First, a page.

Magazine article Clinical Psychiatry News

Newly Diagnosed Epilepsy Responds Well to Topiramate Monotherapy: Higher Dose More Effective

Magazine article Clinical Psychiatry News

Newly Diagnosed Epilepsy Responds Well to Topiramate Monotherapy: Higher Dose More Effective

Article excerpt

HONOLULU -- Topiramate mono-therapy proved effective in children and adolescents newly diagnosed with epilepsy, Dr. John M. Pellock reported at the annual meeting of the American Academy of Neurology.

The study involved 151 children and adolescents aged 6-15 years who were part of a larger study of 470 children, adolescents, and adults. They were randomized to receive either 400 mg/day or 50 mg/day of topiramate (Topamax), and were treated for 6-12 months.

Kaplan-Meier analysis showed a significant advantage for the higher dosage in terms of time to first seizure. The seizure-free rates at 6 and 12 months, respectively, were 90% and 85% in the 400 mg/day group, compared with 78% and 62% in the 50 mg/day group.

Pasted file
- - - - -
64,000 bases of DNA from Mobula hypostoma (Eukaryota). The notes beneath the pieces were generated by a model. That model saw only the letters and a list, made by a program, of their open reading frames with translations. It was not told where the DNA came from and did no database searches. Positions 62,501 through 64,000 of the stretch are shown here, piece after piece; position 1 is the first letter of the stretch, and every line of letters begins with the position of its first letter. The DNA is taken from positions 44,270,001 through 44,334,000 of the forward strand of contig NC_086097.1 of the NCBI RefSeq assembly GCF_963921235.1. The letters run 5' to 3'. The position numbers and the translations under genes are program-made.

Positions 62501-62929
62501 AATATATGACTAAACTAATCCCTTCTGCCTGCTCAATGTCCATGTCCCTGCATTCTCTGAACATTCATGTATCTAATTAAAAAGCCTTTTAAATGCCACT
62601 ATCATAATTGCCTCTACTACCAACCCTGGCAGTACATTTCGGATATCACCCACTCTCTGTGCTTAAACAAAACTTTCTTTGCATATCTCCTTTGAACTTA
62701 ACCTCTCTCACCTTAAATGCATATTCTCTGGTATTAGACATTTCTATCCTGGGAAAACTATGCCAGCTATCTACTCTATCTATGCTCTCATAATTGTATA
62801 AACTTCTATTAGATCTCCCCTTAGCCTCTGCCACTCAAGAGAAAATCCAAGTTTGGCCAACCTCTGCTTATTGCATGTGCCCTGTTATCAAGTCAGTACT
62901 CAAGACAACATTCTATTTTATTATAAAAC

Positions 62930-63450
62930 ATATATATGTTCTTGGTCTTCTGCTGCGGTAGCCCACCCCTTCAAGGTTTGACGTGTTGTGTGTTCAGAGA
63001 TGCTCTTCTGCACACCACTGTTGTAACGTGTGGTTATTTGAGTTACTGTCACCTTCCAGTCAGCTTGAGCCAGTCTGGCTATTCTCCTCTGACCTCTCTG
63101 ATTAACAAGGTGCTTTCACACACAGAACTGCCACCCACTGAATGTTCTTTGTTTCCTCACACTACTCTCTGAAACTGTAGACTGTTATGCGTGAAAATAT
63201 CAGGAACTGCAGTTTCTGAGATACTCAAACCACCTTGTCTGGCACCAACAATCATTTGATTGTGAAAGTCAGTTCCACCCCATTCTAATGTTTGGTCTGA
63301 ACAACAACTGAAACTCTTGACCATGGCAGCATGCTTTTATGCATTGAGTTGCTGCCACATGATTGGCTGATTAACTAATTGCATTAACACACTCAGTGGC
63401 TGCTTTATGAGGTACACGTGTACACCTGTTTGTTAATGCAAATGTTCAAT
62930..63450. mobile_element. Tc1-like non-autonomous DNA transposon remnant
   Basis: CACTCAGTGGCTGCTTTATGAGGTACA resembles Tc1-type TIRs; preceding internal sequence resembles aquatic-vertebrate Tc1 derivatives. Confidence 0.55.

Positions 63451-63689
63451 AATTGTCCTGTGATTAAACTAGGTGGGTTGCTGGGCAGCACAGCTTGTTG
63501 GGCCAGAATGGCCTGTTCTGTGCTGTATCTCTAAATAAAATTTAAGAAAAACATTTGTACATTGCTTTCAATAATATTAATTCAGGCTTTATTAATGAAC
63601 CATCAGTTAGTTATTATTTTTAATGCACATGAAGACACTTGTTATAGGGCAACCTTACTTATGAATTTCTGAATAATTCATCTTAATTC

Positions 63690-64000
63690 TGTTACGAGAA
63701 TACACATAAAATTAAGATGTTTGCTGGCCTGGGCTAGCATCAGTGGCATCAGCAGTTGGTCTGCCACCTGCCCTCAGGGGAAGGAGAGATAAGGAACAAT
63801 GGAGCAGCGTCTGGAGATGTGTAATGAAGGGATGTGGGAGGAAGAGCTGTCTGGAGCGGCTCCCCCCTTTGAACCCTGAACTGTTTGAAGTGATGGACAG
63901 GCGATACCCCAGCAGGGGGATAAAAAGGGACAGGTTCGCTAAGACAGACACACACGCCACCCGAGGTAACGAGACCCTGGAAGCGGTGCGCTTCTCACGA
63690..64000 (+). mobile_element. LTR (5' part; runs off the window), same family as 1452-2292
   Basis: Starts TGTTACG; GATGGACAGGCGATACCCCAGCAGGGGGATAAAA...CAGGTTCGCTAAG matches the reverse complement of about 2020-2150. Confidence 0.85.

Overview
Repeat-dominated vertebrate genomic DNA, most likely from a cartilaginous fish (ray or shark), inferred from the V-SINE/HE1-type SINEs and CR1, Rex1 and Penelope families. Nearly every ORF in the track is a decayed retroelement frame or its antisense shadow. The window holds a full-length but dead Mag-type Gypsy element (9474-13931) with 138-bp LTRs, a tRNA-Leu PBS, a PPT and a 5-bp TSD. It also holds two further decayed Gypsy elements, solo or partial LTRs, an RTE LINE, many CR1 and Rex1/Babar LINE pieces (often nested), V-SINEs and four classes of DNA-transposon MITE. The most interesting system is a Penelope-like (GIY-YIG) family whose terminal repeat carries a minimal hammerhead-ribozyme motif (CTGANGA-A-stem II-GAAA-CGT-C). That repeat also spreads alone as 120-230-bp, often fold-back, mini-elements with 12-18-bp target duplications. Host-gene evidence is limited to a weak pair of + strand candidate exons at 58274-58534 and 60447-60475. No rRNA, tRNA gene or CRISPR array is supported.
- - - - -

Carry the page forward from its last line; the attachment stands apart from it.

Dr. Pellock, of the Virginia Commonwealth University Health System (Richmond), explained that a placebo-controlled trial might have been appropriate had they been testing topiramate as an adjunctive therapy. But they regarded a placebo control as unethical in the context of monotherapy, which is why they chose to compare two topiramate doses.

Topiramate is currently approved as an adjunctive therapy for epilepsy in patients over 2 years of age. …

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